"To stay where I was wasn't an option," said Cohn, who fled from a building that houses computers and study areas. All the students were eventually evacuated, running out of buildings as police officers led them to safety.
Mark Zaragosa said he had just left an EMT class when he saw two people who were injured, so he stopped to help them. He described the wounds as minor: One with a gunshot to the knee and another to the buttocks.
"We were carrying (one man) over to an open area and they (the officers) told us to put him down — with all weapons drawn — and they cuffed him right there," Zaragosa told KHOU-TV.
The shooting last month at Sandy Hook Elementary School in Newtown, Conn., heightened security concerns at campuses across the country. In Texas, several school districts have either implemented or are considering a plan to allow faculty to carry guns on campus. While guns are not allowed on college campuses, the Texas Legislature this year might debate a bill that would allow them.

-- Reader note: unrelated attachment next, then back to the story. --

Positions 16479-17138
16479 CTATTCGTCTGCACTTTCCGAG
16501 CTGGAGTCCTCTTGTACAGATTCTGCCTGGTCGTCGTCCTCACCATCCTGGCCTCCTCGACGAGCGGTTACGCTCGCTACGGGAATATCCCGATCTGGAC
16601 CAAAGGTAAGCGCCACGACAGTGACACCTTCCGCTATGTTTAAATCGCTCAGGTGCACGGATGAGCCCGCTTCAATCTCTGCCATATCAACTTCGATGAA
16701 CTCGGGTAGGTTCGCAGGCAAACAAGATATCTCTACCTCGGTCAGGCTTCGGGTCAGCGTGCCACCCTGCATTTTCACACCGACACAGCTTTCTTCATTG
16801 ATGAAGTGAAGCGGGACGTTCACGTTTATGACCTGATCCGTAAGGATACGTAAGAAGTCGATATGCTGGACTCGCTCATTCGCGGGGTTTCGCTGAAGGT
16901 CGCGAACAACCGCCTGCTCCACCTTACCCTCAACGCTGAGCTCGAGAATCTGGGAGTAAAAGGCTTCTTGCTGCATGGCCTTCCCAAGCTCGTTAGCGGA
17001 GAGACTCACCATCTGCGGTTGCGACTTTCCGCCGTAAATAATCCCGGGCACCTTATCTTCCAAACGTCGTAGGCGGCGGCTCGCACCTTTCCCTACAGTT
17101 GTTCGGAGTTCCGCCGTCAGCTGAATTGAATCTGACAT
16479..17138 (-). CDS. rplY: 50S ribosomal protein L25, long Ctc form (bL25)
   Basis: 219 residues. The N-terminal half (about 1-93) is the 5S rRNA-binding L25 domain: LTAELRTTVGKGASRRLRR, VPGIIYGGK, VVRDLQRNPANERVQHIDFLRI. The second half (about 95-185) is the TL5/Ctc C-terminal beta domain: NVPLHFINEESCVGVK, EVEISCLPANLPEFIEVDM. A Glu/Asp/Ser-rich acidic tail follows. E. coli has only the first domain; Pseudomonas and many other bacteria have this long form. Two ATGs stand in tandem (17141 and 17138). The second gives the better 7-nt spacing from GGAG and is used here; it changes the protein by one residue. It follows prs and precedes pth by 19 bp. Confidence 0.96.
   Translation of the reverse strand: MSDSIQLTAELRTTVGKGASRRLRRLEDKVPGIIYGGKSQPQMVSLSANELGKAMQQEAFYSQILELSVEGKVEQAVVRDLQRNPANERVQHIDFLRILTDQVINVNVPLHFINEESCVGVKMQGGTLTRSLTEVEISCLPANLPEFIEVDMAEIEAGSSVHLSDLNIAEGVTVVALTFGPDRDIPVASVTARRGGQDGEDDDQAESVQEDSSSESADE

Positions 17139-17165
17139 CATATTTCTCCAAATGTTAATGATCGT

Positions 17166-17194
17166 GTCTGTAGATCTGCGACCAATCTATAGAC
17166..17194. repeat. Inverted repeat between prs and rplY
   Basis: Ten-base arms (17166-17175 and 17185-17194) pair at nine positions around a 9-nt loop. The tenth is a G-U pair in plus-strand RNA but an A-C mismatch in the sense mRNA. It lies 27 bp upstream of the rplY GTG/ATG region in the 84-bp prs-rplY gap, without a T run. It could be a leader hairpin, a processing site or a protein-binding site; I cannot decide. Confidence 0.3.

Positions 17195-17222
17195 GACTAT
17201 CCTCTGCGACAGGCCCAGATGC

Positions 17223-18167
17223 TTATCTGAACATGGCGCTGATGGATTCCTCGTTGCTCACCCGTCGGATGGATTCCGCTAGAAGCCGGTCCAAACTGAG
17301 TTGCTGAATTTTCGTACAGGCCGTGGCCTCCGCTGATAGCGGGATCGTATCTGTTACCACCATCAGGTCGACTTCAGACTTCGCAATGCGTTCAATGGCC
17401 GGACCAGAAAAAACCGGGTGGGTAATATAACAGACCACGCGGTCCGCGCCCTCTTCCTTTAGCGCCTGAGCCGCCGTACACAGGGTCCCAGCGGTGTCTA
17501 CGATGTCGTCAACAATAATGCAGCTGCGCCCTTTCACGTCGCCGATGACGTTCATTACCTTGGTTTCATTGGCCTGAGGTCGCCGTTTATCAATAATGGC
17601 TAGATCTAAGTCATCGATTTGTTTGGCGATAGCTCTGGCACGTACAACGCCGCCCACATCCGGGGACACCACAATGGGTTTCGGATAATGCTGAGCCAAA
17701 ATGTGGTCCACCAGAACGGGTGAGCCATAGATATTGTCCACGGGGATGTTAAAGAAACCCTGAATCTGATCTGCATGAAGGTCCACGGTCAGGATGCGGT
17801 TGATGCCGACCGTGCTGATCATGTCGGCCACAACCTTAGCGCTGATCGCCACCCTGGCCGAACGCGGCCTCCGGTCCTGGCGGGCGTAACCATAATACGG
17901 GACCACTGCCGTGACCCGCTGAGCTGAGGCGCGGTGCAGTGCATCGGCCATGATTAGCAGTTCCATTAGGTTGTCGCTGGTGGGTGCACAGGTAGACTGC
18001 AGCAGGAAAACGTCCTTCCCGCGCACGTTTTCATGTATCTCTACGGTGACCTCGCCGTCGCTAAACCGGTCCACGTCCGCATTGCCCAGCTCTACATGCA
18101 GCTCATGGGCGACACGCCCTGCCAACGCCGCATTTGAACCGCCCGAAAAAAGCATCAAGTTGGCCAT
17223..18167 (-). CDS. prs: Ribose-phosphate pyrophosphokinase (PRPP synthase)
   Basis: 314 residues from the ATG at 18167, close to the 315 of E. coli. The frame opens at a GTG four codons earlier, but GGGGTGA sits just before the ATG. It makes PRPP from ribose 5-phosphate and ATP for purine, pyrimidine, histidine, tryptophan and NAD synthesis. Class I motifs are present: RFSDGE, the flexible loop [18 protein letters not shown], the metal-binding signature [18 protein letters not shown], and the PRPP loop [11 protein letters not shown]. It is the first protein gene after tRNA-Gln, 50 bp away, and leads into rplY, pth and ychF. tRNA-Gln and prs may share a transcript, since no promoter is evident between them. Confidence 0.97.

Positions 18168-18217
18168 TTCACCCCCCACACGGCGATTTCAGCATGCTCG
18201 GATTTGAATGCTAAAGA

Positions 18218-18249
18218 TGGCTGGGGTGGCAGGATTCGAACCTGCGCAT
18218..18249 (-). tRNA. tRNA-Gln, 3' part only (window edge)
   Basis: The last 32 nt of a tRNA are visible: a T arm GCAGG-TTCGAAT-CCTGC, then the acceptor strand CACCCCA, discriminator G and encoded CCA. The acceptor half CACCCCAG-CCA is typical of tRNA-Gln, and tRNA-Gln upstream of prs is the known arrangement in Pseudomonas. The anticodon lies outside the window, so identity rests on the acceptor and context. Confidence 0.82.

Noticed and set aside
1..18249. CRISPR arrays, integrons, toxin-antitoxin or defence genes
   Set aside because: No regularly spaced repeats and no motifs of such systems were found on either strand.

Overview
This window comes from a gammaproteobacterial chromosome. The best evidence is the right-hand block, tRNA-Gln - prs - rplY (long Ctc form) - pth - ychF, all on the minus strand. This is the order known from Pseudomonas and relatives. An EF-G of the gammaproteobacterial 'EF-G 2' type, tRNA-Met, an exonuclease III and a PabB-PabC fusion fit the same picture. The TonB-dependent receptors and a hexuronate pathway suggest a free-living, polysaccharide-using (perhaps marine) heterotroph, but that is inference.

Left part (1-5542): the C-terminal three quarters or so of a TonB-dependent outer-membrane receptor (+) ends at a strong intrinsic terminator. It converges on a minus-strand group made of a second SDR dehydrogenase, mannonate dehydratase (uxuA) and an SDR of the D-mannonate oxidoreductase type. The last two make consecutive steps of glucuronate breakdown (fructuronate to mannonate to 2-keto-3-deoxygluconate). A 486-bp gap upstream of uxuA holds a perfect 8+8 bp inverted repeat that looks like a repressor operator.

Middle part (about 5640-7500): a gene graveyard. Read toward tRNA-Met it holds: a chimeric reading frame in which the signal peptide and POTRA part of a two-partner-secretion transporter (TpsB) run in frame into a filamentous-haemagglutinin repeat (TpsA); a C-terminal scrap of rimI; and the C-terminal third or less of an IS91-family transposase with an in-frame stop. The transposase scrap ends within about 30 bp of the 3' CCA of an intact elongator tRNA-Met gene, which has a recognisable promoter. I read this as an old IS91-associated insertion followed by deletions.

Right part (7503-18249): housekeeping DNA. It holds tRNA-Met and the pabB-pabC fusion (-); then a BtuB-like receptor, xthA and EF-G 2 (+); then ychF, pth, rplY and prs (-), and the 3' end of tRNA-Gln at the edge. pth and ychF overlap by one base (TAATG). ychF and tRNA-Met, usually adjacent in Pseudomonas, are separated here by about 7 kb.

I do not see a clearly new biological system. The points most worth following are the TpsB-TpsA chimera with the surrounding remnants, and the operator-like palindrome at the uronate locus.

Richard Carpenter, chancellor of the Lone Star College System, said the campus is a gun-free zone that "has been safe for 40 years."
"We think it's still safe," he added.
The campus reopened late Tuesday afternoon, with classes expected to resume Wednesday.
Daniel Flores, 19, was in a second-floor tutoring lab with about 60 people when he heard a noise that sounded "like someone was kicking a door."
Once he and others realized that sound was gunfire, they fled to the nearby student services center, where authorities kept them for about 30 minutes before letting them leave.
Cody Harris, 20, said he was in a classroom with six or seven other students waiting for a psychology class to start when he heard eight shots. He and other students looked at each other, said, "I guess we should get out of here," and fled.
"I was just worried about getting out," Harris said. "I called my grandmother and asked her to pick me up."